Trying to brainstorm the solution to a thorny problem or want to invent the next big thing? When you need the kind of thinking that takes you from worker bee to the corner office, look in your closet: A new study finds that being dressed formally improves people’s ability to engage in abstract thinking.
“The formality of clothing might not only influence the way others perceive a person… and how people perceive themselves… but could influence decision making in important ways through its influence on processing style,” the authors write.
There’s already lots of evidence and advice out there about how what you wear impacts your attitude. People who work from home are told to ditch the sweats, and HR types view job applicants who are dressed up as opposed to dressed down more positively. But the authors of this study wanted to push it further and explore the question: Can what you wear change the way you think?
The answer, in a word, is yes. In a series of experiments, dressed-up subjects were more likely to think outside the box, make less-obvious correlations and think about topics more broadly than their dressed-down peers.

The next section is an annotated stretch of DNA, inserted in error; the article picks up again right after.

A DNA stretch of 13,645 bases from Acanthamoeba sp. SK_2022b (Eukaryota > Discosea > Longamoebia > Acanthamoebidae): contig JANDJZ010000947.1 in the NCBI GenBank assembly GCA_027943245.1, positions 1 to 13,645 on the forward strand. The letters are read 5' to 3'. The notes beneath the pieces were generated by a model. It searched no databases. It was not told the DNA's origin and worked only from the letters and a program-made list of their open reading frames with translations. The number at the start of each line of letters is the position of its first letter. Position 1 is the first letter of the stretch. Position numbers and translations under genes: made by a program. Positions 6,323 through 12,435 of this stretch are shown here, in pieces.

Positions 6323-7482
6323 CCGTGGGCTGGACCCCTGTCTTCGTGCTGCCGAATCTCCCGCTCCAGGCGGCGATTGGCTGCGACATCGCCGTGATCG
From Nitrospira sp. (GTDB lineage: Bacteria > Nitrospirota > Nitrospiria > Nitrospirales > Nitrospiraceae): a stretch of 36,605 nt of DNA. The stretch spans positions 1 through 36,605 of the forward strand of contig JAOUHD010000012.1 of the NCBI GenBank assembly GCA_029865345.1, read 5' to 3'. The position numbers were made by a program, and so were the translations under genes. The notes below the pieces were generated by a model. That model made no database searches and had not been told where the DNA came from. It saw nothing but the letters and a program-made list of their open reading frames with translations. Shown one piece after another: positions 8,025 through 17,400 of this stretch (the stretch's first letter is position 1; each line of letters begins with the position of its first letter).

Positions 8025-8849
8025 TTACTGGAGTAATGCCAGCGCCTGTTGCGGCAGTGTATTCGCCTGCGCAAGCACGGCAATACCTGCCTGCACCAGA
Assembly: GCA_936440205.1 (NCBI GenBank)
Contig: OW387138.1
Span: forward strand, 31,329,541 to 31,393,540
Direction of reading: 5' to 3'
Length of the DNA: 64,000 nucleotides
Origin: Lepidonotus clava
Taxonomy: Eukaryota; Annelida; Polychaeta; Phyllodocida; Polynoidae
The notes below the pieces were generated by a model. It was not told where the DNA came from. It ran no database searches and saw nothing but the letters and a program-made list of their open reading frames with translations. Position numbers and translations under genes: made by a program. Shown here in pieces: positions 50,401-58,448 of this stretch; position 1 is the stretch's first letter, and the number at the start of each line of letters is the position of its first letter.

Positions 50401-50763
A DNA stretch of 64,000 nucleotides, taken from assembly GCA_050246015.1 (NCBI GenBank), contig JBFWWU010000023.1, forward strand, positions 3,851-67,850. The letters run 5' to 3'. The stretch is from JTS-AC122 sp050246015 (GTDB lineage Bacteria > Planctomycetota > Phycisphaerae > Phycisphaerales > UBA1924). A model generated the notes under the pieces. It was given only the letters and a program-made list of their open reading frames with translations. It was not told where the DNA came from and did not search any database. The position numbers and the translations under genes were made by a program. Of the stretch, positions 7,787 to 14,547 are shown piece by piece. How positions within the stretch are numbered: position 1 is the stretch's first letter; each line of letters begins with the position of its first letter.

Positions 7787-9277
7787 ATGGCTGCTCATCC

“By that we mean, basically, holistic or big-picture thinking — so not focusing on the details but seeing bigger ideas, seeing how things connect from a more high-level perspective,” lead author Michael Slepian, research fellow and assistant adjunct professor at Columbia University’s Business School, tells New York magazine.
For instance, subjects asked to describe an action like “locking the door” while wearing casual clothing were more likely to use concrete terms like “turning a key,” while their dressed-up counterparts had a greater tendency to use more abstract terms like “securing the house.” Dressing up makes people think more creatively.
“Wearing formal clothing was associated with describing actions in more meaningful ways, as well as more frequently perceiving meaningful relationships between objects and categories,” the authors write. They say that people wearing more formal outfits have greater conceptual, perceptual and global coherence, three hallmarks of more abstract thought.
Here’s how this works. Being dressed up is like any other formality in that it creates what social scientists call “social distance.” We perceive an outfit like a suit and tie as less approachable than, say, jeans and a T-shirt. That sense of distance prompts people to view a question or task in front of them from a greater distance, too. The result is more broad-based, abstract thought.
Being more dressed-up than others around them can also make people feel more powerful, which also jump-starts a more big-picture, creative thought process. “When you’re in a position of power, you don’t have to focus on the details,” Slepian tells New York.
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